The prestigious Sasol Wax Art Award is aimed at established, professional artists who are required to use this material as part of their process, medium or concept for their works. The award for 2007 went to Walter Oltmann for a metal cast installation, using the lost wax method. Choosing to title his work Unearthing, Oltmann observes that this 'underpins the notion of uncovering or bringing to light by digging, searching or discovery. It reflects the post-Apartheid era impulse to uncover our history. The hands with dowsing tools suggest practices associated with finding water and settlements as much as digging and mining; as a means of survival, as well as exploiting the land for its riches and also denying access and agency to others.'

The 2007 Sasol Wax Art Award exhibition also includes the work of finalists Wayne Barker, Usha Seejarim, Andrew Verster and Sue Williamson. Barker's investigations into the activities of bees have led to an installation that is, 'a discovery of the possibility of healing with nature and ultimately, the whole of society'. Sue Williamson's split screen video explores the secret world of waxing behind the beauty parlour door. A recreation of a bedroom and a bathroom in fragile wax paper, by Usha Seejarim, suggests a dream-like world and, our own transience as human beings, while Andrew Verster explores ritual and body markings in his powerful installation of suspended panels constructed from layers of tissue paper held together by wax.

Opens: December 5
Closes: March 9


Willie Bester

Willie Bester
The Missing Ones

Willie Bester at Iziko SANG

Bester's capacity to work with found and rejected objects and scraps of metal, and to transform them into extraordinary sculptures filled with social and political meaning, has gained for him a national and international reputation. Added to this is his individualistic application of the medium of oil paint. His source of inspiration is his own environment and experience, but he succeeds in speaking to a bigger audience and in making his ideas and intentions universally applicable.

The exhibition comprises sculptures and paintings and offers a glimpse into Bester's early paintings of the 1980s, which have seldom been seen in public. Of particular interest is the series of portrait studies, specially created for the show and on permanent loan to the Montagu Museum. This exhibition offers the public a rare opportunity of seeing the evolution of Bester's work from its early beginnings through to the recent paintings and sculptures.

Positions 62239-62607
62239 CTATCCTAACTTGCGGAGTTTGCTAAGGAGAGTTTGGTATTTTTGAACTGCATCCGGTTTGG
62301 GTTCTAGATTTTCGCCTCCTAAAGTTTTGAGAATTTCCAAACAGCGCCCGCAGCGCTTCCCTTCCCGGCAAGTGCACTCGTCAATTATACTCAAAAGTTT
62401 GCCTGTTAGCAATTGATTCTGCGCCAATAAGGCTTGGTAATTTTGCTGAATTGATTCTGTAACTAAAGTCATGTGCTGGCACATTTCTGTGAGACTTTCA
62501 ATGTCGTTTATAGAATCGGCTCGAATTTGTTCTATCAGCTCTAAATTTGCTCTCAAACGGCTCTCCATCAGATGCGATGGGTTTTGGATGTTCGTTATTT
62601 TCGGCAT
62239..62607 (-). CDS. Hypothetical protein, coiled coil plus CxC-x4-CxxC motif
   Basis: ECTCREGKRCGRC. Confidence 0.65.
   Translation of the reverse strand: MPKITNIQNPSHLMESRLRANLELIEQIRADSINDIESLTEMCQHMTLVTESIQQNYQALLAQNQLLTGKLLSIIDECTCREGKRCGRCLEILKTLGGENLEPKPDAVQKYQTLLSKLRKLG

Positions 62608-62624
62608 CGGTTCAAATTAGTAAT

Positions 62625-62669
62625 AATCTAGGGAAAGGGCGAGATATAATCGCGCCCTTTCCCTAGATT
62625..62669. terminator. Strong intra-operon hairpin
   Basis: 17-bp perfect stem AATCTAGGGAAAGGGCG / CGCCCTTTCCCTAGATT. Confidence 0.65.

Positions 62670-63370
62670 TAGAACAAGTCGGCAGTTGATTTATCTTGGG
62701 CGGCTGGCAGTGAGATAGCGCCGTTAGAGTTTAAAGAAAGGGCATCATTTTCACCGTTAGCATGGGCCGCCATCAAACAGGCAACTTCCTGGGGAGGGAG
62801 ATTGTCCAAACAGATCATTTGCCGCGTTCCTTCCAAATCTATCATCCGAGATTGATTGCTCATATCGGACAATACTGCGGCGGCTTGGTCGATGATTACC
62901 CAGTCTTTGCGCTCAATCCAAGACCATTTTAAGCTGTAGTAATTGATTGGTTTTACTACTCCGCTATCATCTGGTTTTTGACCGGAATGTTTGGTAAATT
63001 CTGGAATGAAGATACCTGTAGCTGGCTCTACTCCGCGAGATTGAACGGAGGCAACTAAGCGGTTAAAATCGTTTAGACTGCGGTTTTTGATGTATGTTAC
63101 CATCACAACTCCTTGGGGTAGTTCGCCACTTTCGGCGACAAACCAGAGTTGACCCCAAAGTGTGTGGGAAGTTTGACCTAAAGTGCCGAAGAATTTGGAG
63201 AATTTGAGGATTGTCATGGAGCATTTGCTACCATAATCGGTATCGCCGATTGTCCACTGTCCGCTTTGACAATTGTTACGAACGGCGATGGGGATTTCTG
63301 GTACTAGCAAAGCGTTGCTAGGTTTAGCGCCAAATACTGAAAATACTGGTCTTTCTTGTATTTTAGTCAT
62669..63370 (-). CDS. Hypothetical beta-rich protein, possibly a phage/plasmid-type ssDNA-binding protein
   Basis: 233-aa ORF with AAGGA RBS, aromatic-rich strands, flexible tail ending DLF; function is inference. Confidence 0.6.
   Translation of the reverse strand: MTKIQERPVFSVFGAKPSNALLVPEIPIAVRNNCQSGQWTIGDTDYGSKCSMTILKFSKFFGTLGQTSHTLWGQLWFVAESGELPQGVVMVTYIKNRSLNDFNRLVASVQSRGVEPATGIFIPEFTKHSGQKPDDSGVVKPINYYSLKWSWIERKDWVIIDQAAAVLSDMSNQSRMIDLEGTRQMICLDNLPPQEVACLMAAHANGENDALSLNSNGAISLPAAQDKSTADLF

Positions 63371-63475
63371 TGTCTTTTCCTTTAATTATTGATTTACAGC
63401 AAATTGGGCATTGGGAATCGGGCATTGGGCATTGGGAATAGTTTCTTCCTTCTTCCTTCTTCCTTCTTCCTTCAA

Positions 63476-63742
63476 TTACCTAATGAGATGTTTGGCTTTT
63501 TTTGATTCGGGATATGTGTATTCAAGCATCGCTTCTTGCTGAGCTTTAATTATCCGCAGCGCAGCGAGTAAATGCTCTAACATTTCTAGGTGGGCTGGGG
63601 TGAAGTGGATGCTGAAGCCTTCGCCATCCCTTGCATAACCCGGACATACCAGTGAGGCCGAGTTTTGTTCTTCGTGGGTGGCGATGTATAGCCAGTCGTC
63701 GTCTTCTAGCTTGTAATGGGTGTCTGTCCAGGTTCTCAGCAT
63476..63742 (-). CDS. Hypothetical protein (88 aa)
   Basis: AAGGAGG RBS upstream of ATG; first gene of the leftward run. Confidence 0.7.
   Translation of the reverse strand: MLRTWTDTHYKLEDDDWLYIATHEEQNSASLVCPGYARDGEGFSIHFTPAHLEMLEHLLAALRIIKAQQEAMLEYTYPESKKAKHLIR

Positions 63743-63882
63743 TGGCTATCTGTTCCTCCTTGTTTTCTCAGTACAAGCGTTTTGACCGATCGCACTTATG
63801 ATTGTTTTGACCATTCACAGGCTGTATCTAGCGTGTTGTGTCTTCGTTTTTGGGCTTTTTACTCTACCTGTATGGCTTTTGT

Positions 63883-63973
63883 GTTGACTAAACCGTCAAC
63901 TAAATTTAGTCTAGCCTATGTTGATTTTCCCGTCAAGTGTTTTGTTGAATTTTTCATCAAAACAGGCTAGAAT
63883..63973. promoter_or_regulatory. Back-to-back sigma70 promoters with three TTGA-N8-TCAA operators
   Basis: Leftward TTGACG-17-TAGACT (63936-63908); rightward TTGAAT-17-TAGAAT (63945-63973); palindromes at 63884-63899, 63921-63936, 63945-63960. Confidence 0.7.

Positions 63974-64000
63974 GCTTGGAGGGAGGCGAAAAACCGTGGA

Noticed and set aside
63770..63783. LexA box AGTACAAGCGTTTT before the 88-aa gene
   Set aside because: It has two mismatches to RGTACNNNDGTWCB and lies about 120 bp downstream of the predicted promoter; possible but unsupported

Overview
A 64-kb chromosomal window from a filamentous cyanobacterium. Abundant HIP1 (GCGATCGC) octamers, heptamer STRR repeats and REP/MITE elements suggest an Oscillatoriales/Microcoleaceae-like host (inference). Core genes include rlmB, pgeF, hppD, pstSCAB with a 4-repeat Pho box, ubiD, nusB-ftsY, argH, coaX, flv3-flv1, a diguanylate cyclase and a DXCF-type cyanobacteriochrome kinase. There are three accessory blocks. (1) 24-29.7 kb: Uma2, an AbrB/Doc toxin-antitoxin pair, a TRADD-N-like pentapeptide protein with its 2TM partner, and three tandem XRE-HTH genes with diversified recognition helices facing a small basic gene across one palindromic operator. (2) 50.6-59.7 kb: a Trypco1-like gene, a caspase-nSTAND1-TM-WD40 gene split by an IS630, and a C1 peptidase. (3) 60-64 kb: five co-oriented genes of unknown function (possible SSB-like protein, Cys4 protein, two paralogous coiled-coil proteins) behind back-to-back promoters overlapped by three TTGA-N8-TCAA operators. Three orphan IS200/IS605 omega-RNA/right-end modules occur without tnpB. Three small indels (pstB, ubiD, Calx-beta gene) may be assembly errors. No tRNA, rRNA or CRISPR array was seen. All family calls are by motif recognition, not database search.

This exhibition is the result of collaboration between the Iziko South African National Gallery and the town of Montagu in the Western Cape, where Bester grew up. The exhibition is accompanied by a catalogue with contributions from Professor Michael Godby and Professor Sandra Klopper.

Opens: December 5
Closes: April 13


Tom Cullberg

Tom Cullberg
Skateboarders (in different minds) 2007
oil on board
30 x 42cm

Tom Cullberg at João Ferreira

Tom Cullberg's painting is charged by the action of the portrayed subject, a subject whose movements entertain and intrigue the eye of the viewer. In 'Small Moments', Cullberg's ninth solo exhibition, the paintings are coloured by the desires and discomfort inherent in many of our day-to-day interactions. A relationship is set up between his characters and the viewer speaking both of intimacy and alienation, and at times giving rise to a disquieting voyeuristic sensation.

The figures depicted seem to vibrate into the background and in this way lose their solidity as the air thickens around them in mid-action. Even his architectural subjects resonate with the history of the 'Small Moments' which they contain. There are shadows present in these works, shadows that allude to the uneasiness within the moments. Cullberg uses found images as well as his own snapshots as a starting point for the figures, objects and places that feature in the paintings. Through adding and subtracting visual and emotional layers, an altered reality emerges that presents us with both the tangible and the intangible. The blurred faces and abstracted landscapes display few traces of their origin and identity. Their specificity belies in their gesture and location imbedded in the brushstrokes. The images bring forth questions: who are these people, what are these houses?